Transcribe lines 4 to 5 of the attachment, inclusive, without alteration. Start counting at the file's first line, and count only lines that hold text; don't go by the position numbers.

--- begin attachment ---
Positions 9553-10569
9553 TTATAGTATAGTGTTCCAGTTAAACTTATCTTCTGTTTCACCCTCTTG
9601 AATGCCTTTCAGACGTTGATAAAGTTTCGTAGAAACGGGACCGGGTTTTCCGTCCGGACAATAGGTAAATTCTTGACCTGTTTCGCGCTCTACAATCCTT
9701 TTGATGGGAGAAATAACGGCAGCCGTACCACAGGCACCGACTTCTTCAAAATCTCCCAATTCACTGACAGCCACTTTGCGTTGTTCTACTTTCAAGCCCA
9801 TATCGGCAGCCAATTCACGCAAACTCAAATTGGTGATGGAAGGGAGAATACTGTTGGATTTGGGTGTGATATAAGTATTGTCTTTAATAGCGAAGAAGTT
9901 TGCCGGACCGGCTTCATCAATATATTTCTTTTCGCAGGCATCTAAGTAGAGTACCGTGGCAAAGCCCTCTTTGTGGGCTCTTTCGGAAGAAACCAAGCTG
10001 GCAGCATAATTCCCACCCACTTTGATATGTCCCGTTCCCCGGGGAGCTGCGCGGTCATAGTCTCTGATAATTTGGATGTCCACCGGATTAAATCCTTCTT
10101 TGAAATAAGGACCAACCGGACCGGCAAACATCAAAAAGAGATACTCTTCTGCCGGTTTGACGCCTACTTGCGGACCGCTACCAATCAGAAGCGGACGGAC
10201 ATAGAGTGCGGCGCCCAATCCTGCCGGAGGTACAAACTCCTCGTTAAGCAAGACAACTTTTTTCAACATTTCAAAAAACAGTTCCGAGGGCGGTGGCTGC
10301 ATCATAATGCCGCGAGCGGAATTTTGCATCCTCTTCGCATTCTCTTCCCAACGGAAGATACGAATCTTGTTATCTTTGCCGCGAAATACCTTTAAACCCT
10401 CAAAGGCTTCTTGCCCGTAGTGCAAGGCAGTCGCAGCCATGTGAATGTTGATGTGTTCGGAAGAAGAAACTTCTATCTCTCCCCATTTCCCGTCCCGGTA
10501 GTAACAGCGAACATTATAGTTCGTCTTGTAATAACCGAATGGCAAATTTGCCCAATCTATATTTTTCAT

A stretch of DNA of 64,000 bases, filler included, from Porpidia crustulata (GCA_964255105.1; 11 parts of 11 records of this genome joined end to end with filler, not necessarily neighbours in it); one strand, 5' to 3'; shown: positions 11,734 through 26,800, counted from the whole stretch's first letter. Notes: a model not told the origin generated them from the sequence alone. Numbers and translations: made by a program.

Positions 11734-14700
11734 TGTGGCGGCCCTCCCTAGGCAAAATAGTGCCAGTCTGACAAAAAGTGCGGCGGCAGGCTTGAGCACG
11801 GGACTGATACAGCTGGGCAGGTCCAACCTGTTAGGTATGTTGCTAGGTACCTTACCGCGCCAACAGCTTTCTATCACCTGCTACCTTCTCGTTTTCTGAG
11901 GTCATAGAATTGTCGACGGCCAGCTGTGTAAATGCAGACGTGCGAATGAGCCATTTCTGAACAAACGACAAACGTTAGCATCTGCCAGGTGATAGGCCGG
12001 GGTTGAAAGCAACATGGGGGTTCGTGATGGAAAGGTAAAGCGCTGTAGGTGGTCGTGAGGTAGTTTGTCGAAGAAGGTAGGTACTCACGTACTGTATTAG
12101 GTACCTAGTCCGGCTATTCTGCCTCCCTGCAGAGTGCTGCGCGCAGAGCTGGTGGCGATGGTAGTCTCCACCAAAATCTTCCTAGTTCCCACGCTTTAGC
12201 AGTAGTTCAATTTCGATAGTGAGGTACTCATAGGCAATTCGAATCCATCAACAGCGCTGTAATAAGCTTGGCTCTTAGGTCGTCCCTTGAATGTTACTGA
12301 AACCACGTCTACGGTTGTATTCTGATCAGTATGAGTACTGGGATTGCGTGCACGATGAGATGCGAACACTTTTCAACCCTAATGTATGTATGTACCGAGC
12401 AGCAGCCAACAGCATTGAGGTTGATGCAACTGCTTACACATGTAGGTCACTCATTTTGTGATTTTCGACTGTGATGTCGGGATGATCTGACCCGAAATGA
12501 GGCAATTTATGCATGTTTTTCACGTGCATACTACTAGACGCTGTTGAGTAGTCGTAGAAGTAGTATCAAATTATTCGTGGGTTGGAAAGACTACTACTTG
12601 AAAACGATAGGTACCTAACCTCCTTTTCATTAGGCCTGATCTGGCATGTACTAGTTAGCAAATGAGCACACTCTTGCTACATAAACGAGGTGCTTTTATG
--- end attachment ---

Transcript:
9701 TTGATGGGAGAAATAACGGCAGCCGTACCACAGGCACCGACTTCTTCAAAATCTCCCAATTCACTGACAGCCACTTTGCGTTGTTCTACTTTCAAGCCCA
9801 TATCGGCAGCCAATTCACGCAAACTCAAATTGGTGATGGAAGGGAGAATACTGTTGGATTTGGGTGTGATATAAGTATTGTCTTTAATAGCGAAGAAGTT